Kerala: There Can Be A Hindu-Christian Dialogue Or Deal, But One-Sided Concessions Are Not On

  • There is a strong case for a Hindu-Christian dialogue, but none for any one-sided offer of benefits to one side that may not have broader Hindu acceptance or sanction.
  • R JagannathanTuesday, April 25, 2023 5:31 am IST
    PM Modi on Kerala visit.
    PM Modi on Kerala visit.

    Prime Minister Narendra Modi's visit to Kerala yesterday (24 April) focused a lot on wooing the Christian community to back the Bharatiya Janata Party (BJP) electorally in the state.

    He should be aware of the price he is paying on behalf of Hindus, since the demands seem one-sided. They may come at the cost of Hindu interests.

    According to a Times of India news report, Narendra Modi met with eight bishops from various denominations, and the two big issues they raised were the alleged attacks on Christians, and extending reservations to Dalit Christians.

    The other issues raised, which were also of predominant Christian community interest, were about providing housing to fishermen, restoration of reservations in Parliament for Anglo-Indians and better deals for rubber farmers.

    One does not know whether Modi raised issues that Hindus may have with Christian conversion agendas or the hate speeches against them by some evangelical sects. There have also been some reported attacks on temples.

    Without such a two-way discussion of issues between communities, this interaction with church leaders will be nothing more than another form of appeasement politics. 

    The larger question is whether this kind of one-sided concession, if given, will make any Abrahamic sect think and act differently about a party that is supposedly “Hindu nationalist” in character.

    There is no evidence whatsoever that the thousands of crores spent on minority education and scholarships, and special privileges for Muslims and other minorities, has reduced the volume of invectives used against the BJP or the Sangh Parivar.

    If anything, hate politics against the Sangh has only increased in many parts of north and south India after Modi came to power.

    More importantly, Modi should have specifically asked church leaders what they are doing to address the kind of negativity they create against Hindus, indirectly if not directly, both in India and abroad.

    More so, when the vast majority of countries in the world are Christian or Muslim, where both communities have the ability to bring international pressure on India for anything that they seek or demand in this country.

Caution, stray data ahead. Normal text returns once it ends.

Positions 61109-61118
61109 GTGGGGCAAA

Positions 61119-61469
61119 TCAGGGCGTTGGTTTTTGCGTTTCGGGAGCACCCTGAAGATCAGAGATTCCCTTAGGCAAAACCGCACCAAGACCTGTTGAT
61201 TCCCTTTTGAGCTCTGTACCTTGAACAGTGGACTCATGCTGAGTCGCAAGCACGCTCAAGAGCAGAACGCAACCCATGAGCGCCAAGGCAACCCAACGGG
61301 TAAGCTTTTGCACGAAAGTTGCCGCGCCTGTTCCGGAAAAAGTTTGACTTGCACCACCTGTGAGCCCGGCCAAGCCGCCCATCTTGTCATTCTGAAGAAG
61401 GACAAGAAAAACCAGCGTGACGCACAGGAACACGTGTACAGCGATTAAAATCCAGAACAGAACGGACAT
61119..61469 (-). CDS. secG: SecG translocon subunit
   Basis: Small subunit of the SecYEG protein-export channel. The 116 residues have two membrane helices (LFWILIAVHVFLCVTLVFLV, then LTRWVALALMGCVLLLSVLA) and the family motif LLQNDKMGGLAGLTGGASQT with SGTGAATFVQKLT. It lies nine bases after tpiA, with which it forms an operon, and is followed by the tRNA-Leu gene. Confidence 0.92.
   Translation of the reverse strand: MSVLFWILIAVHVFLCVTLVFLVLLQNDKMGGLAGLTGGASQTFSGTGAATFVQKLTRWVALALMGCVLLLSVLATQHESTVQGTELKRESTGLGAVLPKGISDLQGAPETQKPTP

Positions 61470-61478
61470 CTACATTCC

If the Christian community, given its resources, cannot speak positively of Hindus in India and abroad, they are part of the problem, not the solution.

    The same logic applies to Muslims who have no love lost for the BJP.

    The first thing both the church and the mosque must agree to is that all issues relating to their treatment in India must be aired only in Indian fora, including Indian courts.

    If they use foreign powers to extract concessions from India, they are essentially getting it by imposing costs on Hindus in India and abroad.

    This is what happened with the Citizenship Amendment Act, 2019, where a vocal section of aggressive Muslims, helped by “Left-liberal” intellectuals, effectively forced the Modi government to abandon persecuted Hindus and other minorities in three neighbouring countries.

    There is also no space for Hindus in some of the Christian-majority states of the North-East. Hindus are neither treated as minorities with special rights, nor allowed to freely practise their religion.

    In fact, many Christian politicians and religious figures in these states are decidedly anti-Hindu (read here, here, here).

    As for giving reservation benefits to Dalits, we have not heard a single statement from church leaders that Christianity is as guilty of perpetuating caste as Hinduism allegedly does.

    Without such an unambiguous statement, what we end up with is Hindus being stuck with the guilt for caste, while Christians get special privileges as compensation for it. 

    The real truth is that varna and jati evolved in the Indian sub-continent for reasons peculiar to our historical experiences. If any Hindu text extolled discrimination against any jati, it was about codifying existing practices based on power equations in a particular period.

    The fact that Christians and Muslims, despite having no scriptural references to caste, practise casteism suggests that this practice, including its negative connotations, was something that grew on this soil irrespective of religion. 

    Unlike Christian and Islamic codes, which are specifically scripture-based, Hinduism did not evolve only or primarily through scripture. It grew culturally through the adoption or rejection of specific regional traditions, practices and rituals.

    Our scriptures are the messages left behind by evolved philosophers and compilers of tradition and wisdom through the ages.

    The short point is that we should not be engaging in any one-sided conversation with Christians and Muslims where the concessions are all in only one direction.

    There is a strong case for a Hindu-Christian dialogue, but none for any one-sided offer of benefits to one side that may not have broader Hindu acceptance or sanction.

    The mistakes made by Mahatma Gandhi should not be repeated. Gandhi thought he could offer concessions on behalf of Hindus to Muslims when he had no such right to do so.

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